April 2020 Round-Up

Hello and welcome to my April 2020 round-up! I honestly cannot believe it’s the end of April already and we are all stuck inside watching the weather through our windows. This is not how I thought 2020 was going to go, but I’m trying to make the best of the situation. I’ve been writing daily for Camp NaNoWriMo and making pom-poms like there’s no tomorrow. There is something incredibly therapeutic about winding wool round and round and round, especially while watching one of my favourite movies like Burlesque. Back to the books, I’m struggling to read as much as I did before, but I try to read a little each day, even if it is only a couple of pages. I’ve been feeling quite overwhelmed, so thanks for bearing with me while my blog posts are very sporadic. I will try to get some book reviews up soon!

Top 3 novels I read in April

Daisy Jones and the Six by Taylor Jenkins Reid

What I liked about it: the unique format, the drama, the way she writes about music

What I did not like about it: Nothing that I can think of.

My favourite character: Camila. What an amazing woman.

Position in series: 1/1

Genre: Historical fiction, music

Aurora Rising by Jay Kristoff and Amie Kaufman

What I liked about it: sassy misfit crew, aliens, lots of sarcasm, the action and excitement

What I did not like about it: my heart exploding

My favourite character: Tyler or Zila. I didn’t realise how awesome I think Tyler is until I actually considered it.

Position in series: 1/3

Genre: young adult, science fiction, fantasy

Dust by Hugh Howey

What I liked about it: an incredible conclusion to the Wool trilogy, the worldbuilding, the unravelling of the plot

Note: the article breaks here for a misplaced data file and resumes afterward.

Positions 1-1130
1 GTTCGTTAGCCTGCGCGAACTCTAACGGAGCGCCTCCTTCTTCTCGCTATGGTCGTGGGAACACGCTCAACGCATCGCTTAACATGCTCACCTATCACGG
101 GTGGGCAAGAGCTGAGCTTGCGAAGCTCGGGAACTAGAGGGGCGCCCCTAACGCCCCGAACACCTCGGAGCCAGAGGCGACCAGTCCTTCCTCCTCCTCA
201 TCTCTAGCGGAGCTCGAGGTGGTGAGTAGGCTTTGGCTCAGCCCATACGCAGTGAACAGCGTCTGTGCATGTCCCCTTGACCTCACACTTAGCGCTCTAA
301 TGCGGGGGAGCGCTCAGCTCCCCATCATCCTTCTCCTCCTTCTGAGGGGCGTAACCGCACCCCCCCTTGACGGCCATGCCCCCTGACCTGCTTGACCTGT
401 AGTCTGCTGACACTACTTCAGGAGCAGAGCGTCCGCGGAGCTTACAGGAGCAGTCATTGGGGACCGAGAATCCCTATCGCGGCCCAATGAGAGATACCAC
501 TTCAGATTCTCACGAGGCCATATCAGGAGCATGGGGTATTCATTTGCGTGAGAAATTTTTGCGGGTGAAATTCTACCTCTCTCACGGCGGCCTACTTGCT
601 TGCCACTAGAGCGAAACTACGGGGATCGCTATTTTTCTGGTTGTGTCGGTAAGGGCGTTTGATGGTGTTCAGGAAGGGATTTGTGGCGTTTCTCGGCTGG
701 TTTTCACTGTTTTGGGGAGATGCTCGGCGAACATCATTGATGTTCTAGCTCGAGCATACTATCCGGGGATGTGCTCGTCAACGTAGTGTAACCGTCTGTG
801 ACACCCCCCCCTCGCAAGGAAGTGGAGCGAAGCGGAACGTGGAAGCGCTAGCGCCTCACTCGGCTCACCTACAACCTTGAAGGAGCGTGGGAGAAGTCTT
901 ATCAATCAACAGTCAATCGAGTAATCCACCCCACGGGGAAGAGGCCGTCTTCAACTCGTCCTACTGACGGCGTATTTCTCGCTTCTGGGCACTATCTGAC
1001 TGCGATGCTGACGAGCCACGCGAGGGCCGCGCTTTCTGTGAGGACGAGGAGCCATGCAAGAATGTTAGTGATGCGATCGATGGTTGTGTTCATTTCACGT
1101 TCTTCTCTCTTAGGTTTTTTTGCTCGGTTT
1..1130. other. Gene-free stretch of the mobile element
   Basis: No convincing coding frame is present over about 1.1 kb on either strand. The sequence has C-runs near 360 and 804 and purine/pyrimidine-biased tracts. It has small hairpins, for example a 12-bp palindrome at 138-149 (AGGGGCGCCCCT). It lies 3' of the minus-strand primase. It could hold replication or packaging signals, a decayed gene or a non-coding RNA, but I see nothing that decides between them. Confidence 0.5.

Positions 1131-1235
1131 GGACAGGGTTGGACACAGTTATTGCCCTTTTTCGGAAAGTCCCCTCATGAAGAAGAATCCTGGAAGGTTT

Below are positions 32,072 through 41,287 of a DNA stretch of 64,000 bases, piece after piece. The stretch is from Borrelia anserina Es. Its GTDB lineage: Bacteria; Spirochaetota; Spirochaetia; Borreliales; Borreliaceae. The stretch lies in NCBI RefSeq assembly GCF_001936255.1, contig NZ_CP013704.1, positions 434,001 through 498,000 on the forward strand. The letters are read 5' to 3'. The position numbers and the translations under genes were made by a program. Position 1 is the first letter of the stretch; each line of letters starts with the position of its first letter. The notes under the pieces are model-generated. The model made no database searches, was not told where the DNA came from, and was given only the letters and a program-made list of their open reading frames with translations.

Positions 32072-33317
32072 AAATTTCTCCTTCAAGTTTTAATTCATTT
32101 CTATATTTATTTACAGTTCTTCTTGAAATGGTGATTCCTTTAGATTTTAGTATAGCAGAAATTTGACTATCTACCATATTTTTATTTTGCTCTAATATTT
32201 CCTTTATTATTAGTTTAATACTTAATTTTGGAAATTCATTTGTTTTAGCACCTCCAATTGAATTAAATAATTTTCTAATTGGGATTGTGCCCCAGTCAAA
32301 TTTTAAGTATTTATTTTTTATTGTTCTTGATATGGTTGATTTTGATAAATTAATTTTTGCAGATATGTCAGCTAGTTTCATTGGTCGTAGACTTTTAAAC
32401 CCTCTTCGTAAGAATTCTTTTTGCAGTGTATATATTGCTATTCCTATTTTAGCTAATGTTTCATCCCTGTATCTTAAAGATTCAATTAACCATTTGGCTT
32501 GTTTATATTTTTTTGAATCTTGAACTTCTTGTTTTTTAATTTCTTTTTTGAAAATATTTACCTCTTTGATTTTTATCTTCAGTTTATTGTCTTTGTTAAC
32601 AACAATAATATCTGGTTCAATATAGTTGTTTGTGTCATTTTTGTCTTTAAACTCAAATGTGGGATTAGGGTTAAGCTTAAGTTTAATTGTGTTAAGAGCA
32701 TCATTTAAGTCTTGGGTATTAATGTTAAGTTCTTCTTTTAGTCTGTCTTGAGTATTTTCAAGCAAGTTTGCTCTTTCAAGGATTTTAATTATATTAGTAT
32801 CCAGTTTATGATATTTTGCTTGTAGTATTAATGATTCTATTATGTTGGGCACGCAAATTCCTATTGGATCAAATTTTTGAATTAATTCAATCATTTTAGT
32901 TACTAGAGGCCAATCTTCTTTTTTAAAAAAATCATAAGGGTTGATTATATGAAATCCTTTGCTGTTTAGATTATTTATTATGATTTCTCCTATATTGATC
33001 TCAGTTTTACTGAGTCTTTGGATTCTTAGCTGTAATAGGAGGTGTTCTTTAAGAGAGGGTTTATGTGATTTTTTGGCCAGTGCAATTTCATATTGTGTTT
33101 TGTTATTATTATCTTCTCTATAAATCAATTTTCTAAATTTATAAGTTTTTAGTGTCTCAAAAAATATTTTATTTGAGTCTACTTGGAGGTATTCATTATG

What I did not like about it: DEATHS.

My favourite character: Jules. I would die for that woman. Amazing.

Position in series: 3/3

Genre: science fiction, post-apocalyptic

Poetry of the month: Wild Embers by Nikita Gill

What I liked about it: emotional and empowering

What I did not like about it: that it wasn’t longer!

My favourite poem: For Her

Genre: poetry, feminism

Special mention: Reasons to Stay Alive by Matt Haig

Why: this book means more to me than I can put into words. It has saved lives and reminds you that at no point are you alone. You can get through than this. There is more to life than your mental illness.

Genre: nonfiction, mental health

And that, folks, is my April in books. For a full list of everything I read in April, check out my goodreads which I try my best to keep up to date! I hope you’re all well, even if you’re feeling unmotivated like I am. Wishing you and your families all the best, and if you ever want to talk you can reach me through my contact page here, Instagram here or twitter here.

January 2020 Round-up

Happy January Everyone!

I can’t believe that January has gone by so quickly! It seems crazy we’re already a month into 2020, with only 11 to go when it seems like Christmas was yesterday. I’ve read 26 books this month and I’ve definitely got lucky- I’ve enjoyed every single one of them! There’s been a good mixture of fiction from authors new and old as well as some nonfiction, mainly medical because that’s one of my favourite nonfiction genres.